Nathan Jones: The third Christophany category is called Ceremonial, as in what is used in religious ceremonies. Back to Jesus, who is our Passover Lamb, the sacrifice of the Passover lamb points to Jesus who died on the cross in our place. Just like the blood that was brushed over the doorpost of the Jewish slaves’ houses in Egypt, Jesus’ blood covers over our sins so that the angel of eternal death passes over us.

One of my favorite examples of Ceremonial Christophanies is the Brazen Serpent. During the Exodus, while the Israelites wandered around the desert and were plagued by snakes, God commanded that the Brazen Serpent be forged and lifted up over the people. When the people looked at it, they were healed. Likewise, Jesus was lifted up on the cross, and when mankind looks to Him in faith, He heals us of our sin.

Another example of Ceremonial Christophanies is the Ark of the Covenant. The Ark of the Covenant was designed to be a physical representation of Jesus Christ.

Then there’s the Feast of Tabernacles. The whole feast points to the promise that one day our Messiah will be living with us, meeting with us, tabernacling with us, during the Millennial Kingdom.

And then there are all of the ceremonies and cleansing rituals involving the Temple and the priesthood that point to the Messiah cleansing us of all of our sins.

The Importance of the Big Picture​

Tim Moore: So many Christophanies in the Old Testament point us to Jesus Christ, which is why it’s such folly for those Christians who proclaim themselves to be only “New Testament Christians,” as if we could dismiss the entire Old Testament when it points right to Jesus Christ. The Old Testament likewise holds relevant lessons that impact our lives today. People often don’t realize that Jesus and the Apostles cited the Old Testament because it was the only Scripture that they had. And again, they were citing it because time and time again it pointed to the coming Messiah. The overall Bible tells the story of God’s plan of salvation.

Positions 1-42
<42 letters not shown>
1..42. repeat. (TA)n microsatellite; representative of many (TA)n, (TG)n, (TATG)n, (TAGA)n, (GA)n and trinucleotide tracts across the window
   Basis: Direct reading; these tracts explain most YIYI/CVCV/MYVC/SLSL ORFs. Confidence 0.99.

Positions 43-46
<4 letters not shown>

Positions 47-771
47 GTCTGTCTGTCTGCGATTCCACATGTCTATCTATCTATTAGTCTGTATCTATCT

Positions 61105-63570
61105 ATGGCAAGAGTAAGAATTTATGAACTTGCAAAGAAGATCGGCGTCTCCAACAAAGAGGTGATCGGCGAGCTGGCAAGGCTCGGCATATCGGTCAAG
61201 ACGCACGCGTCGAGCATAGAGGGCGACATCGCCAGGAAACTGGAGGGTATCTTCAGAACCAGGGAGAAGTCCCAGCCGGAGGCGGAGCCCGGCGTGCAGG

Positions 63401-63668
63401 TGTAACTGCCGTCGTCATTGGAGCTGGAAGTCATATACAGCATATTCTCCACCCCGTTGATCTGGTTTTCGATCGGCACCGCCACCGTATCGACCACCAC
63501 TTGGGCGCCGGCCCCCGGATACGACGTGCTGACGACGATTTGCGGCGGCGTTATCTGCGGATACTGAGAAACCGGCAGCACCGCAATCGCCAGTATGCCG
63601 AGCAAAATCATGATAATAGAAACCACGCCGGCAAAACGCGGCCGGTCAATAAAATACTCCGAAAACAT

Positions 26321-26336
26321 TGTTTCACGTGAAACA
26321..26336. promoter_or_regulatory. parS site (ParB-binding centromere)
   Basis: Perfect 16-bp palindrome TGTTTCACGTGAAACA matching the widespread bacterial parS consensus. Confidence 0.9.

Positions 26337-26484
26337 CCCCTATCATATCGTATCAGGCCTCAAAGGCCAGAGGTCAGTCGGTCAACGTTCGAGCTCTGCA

But, sadly, too many contemporary Christians see the Old Testament as a collection of disjointed stories. We teach our children about Noah and the Ark, David and Goliath, Jonah and the Whale, but we do so as stand-alone stories of faithfulness and triumph without providing their Big Picture context into God’s plan of redemption. The result is that too many young people equate these disconnected stories from the Bible with fairy tales that begin “Once upon a time…” They don’t see these true stories as part of God’s overarching narrative, just as isolated stories. Lately, there’s been a dramatic falling away of young people from the Christian faith, and I believe their abandonment is directly tied to the poor communication the Church has often used to communicate God’s own testimony throughout history — His-Story.